Seven swans cost $7,000 this year, the same as in 1984, while the cost of a single partridge went from $12.57 to $15 during the same period. One pear tree to put that partridge in? Thirty years ago it cost $19.95, but will now set you back $184.

The cost of nine ladies dancing is now $7,553, or 20 percent more than last year’s $6,294, while 10 lords-a-leaping jumped 10 percent, to $5,243.

Seven items on the list cost the same as they did last year, including gold rings and turtle doves, while pipers piping, drummers drumming, and the pear tree showed only modest changes up or down.

The swans are the most expensive item at $1,000 each. The eight maids-a-milking still cost a total of just $58 because the federal minimum wage hasn’t risen. At $7.25 each, they’re the least expensive gifts in the song.

PNC Financial Services Group Inc. checks jewelry stores, dance companies, pet stores and other sources to compile the list. Among its sources this year were the National Aviary in Pittsburgh and the Philadelphia-based Pennsylvania Ballet Company.

Hip hop artists Macklemore, Ryan Lewis join United Nations LGBT rights campaign

U.S. hip hop artists Macklemore and Ryan Lewis have joined the United Nations Free and Equal Campaign to encourage greater respect for the rights of lesbian, gay, bisexual and transgender people.

U.N. spokesman Martin Nesirky announced their support.

Macklemore and Lewis are well-known for their song, “Same Love,” which celebrates same-sex relationships, and quickly became an anthem for LGBT equality.

The U.N. Free & Equal Campaign seeks to raise awareness about homophobic and trans-gender-phobic violence and discrimination. It was launched by U.N. High Commissioner for Human Rights Navi Pillay in Cape Town, South Africa last July at an event featuring Archbishop Emeritus Desmond Tutu.

Other celebrity supporters include pop star Ricky Martin, South African singer Yvonne Chaka Chaka, Bollywood actress Celina Jaitly, and Brazilian singer Daniela Mercury.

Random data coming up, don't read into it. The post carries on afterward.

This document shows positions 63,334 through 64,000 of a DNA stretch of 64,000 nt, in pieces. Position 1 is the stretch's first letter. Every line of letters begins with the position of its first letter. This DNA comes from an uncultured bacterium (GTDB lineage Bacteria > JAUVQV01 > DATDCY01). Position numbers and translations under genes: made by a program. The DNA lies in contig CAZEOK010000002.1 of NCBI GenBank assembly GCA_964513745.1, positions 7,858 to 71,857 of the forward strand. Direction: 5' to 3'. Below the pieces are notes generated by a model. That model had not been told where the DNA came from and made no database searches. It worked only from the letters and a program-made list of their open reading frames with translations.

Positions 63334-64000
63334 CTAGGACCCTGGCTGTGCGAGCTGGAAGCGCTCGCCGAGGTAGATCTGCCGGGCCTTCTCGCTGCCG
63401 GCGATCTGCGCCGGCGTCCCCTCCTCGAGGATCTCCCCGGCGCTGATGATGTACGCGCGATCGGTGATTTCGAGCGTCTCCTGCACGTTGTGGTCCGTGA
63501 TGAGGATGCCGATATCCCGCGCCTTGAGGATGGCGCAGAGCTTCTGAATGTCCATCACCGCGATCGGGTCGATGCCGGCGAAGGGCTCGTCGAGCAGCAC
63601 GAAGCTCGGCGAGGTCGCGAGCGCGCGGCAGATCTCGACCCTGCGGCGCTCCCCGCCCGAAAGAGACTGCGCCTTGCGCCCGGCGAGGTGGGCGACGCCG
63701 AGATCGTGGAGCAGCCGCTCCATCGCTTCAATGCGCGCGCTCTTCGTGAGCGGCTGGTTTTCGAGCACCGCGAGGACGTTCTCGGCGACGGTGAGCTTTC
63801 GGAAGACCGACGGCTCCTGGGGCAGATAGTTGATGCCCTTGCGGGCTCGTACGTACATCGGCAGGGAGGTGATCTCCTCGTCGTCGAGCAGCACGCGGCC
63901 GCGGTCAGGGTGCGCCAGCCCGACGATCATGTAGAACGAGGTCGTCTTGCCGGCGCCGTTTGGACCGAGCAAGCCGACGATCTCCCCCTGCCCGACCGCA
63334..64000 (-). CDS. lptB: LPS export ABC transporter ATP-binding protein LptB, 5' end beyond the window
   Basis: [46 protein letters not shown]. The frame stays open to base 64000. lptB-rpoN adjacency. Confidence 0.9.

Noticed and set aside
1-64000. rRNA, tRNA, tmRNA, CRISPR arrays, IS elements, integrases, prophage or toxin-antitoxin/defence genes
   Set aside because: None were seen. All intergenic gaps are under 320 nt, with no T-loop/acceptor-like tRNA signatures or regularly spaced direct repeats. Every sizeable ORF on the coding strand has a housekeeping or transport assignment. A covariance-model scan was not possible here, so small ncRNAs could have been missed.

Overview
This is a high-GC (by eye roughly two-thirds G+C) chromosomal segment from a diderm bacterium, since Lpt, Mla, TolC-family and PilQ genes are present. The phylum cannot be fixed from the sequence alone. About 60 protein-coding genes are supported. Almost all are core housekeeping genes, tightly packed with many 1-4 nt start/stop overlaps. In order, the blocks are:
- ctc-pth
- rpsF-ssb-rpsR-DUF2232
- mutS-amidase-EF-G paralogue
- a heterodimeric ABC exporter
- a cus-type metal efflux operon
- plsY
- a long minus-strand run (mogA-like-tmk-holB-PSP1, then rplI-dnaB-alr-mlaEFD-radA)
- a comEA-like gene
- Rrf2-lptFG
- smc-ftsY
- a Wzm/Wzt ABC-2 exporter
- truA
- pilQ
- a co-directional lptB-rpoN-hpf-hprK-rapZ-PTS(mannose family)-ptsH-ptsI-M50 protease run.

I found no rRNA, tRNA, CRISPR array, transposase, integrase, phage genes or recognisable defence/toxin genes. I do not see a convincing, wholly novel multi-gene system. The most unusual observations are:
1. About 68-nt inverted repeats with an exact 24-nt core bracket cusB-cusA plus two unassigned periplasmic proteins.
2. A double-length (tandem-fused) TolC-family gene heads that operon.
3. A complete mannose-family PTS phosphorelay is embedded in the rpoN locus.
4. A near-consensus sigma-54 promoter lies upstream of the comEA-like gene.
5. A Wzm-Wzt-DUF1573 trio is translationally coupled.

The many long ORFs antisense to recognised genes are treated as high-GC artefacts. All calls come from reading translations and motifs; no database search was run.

Gilbert & Sullivan return to the Skylight New Year’s Eve with a wacky revue that takes a modern approach

History tells us that librettist W.S. Gilbert and composer Arthur Sullivan hated each other so much that they wouldn’t communicate for years at a time. When they finally did collaborate, many of their works were left unfinished because they were unsatisfactory to one or the other – or both of them.

But like the proverbial little girl with the little curl, when they were good they were very, very good, and their Victorian-era operettas such as “The Pirates of Penzance,” “H.M.S. Pinafore” and others enjoy great popularity to this day. Milwaukee theatrical impresario Dale Gutzman has combined some of the pair’s best with his own wacky interpretations to create “Here’s Howdy Do: The Mischievous World of Gilbert and Sullivan,” which opens at Milwaukee’s Skylight Music Theatre on News Year’s Eve.

The musical revue is the 25th Skylight production directed by Gutzman, who’s the artistic director for Milwaukee’s Off the Wall Theatre. Gutzman also wrote the show, and audience members can expect a collision of silliness and song.

“The Skylight thinks this is something I do especially well,” says Gutzman, who also was responsible for the “The Bathtub Gin Revue,” “Beertown Burlesque” and “Holiday Punch” – all done in the Gilbert and Sullivan vein. “I write other things as well, but most people seem to know me for my satiric revues.”